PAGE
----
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Title

Browsing affects intra-ring C allocation in species with contrasting wood anatomy

AuthorsPalacio, Sara ; Paterson, E.; Sim, A.; Hester, A. J.; Millard, P.
KeywordsBetula pubescens
C-isotope
Carbon reserves
Intra-ring δ13 C
Herbivory
Non-structural carbohydrates
Quercus petraea
Tree-rings
Issue Date8-Mar-2011
PublisherOxford University Press
CitationTree physiology 31 (2): 150-159 (2011)
Abstract[EN] Current knowledge on tree carbon (C) allocation to wood is particularly scarce in plants subjected to disturbance factors, such as browsing, which affects forest regeneration worldwide and has an impact on the C balance of trees. Furthermore, quantifying the degree to which tree rings are formed from freshly assimilated vs. stored carbohydrates is highly relevant for our understanding of tree C allocation. We used (13)C labelling to quantify seasonal allocation of stored C to wood formation in two species with contrasting wood anatomy: Betula pubescens Ehrh. (diffuse-porous) and Quercus petraea [Matt.] Liebl. (ring-porous). Clipping treatments (66% shoot removal, and unclipped) were applied to analyse the effect of browsing on C allocation into tree rings, plus the effects on tree growth, architecture, ring width and non-structural carbohydrates (NSCs). The relative contribution of stored C to wood formation was greater in the ring-porous (55-70%) than in the diffuse-porous species (35-60%), although each species followed different seasonal trends. Clipping did not cause a significant depletion of C stores in either species. Nonetheless, a significant increase in the proportion of stored C allocated to earlywood growth was observed in clipped birches, and this could be explained through changes in tree architecture after clipping. The size of C pools across tree species seems to be important in determining the variability of seasonal C allocation patterns to wood and their sensibility to disturbances such as browsing. Our results indicate that the observed changes in C allocation to earlywood in birch were not related to variations in the amount or concentration of NSC stores, but to changes in the seasonal availability of recently assimilated C caused by modifications in tree architecture after browsing.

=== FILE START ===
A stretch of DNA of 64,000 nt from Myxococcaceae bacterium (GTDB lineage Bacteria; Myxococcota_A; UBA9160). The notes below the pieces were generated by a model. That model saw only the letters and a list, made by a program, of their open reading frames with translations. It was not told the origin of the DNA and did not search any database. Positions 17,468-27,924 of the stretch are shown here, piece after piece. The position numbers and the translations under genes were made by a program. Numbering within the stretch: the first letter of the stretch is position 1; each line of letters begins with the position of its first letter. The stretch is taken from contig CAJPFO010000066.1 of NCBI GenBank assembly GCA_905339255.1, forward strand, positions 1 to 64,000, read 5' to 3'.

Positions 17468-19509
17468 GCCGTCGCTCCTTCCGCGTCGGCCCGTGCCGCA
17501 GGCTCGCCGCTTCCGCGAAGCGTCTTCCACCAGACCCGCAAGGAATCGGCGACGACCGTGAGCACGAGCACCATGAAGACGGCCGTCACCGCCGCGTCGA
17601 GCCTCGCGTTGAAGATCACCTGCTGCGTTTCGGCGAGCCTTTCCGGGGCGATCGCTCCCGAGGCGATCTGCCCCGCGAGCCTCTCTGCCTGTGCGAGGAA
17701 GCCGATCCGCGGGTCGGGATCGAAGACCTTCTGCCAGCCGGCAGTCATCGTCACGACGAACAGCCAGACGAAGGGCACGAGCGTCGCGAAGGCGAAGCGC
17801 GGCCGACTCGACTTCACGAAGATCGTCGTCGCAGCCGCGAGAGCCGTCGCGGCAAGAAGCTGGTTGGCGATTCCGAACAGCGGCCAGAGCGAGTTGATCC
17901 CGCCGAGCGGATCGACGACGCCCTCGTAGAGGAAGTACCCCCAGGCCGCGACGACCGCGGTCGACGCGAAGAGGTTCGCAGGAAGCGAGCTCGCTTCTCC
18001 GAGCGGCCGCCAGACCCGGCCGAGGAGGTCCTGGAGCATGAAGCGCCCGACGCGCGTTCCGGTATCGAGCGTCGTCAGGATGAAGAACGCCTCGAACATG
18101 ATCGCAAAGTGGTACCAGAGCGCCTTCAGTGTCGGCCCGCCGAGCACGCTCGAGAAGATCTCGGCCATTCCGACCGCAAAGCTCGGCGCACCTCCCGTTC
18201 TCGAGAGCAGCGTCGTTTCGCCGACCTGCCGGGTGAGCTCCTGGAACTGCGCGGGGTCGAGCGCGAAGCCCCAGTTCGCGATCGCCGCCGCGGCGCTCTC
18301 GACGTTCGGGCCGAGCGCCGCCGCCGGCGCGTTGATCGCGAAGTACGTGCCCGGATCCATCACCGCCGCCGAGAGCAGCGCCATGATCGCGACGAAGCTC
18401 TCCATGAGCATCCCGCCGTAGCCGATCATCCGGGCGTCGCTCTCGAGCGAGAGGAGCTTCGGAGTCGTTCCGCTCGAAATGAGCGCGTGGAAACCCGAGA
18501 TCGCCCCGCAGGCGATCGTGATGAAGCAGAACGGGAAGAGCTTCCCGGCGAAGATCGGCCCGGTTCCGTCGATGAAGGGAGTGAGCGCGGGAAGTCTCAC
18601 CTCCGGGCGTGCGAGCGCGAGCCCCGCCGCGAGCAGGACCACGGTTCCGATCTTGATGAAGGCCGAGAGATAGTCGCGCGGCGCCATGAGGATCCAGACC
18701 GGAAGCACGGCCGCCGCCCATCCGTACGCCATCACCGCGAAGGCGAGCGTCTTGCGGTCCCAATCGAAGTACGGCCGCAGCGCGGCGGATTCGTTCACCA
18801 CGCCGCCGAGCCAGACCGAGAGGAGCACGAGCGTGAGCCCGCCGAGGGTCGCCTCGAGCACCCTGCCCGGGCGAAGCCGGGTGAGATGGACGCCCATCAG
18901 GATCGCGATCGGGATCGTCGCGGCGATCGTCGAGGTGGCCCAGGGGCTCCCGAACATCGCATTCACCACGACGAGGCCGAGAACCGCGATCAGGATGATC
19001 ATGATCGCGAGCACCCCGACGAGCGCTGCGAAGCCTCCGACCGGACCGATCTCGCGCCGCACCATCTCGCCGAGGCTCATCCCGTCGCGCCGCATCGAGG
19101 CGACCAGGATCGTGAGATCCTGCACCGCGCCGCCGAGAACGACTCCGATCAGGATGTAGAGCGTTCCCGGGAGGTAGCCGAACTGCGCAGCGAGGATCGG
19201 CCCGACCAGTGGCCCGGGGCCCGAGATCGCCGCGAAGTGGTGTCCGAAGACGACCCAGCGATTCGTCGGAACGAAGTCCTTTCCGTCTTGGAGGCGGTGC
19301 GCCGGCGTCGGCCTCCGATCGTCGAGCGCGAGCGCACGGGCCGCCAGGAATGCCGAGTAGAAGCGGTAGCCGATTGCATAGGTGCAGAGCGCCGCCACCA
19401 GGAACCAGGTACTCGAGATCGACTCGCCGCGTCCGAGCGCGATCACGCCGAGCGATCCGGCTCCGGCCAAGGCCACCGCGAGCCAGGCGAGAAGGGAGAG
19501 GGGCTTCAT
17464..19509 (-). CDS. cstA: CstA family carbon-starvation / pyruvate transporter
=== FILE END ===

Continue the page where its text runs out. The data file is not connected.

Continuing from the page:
Description34 páginas, 2 tablas, 4 figuras
Publisher version (URL)http://dx.doi.org/10.1093/treephys/tpq110
URIhttp://hdl.handle.net/10261/65216
DOI10.1093/treephys/tpq110
ISSN0829-318X
E-ISSN1758-4469
Appears in Collections:(IPE) Artículos
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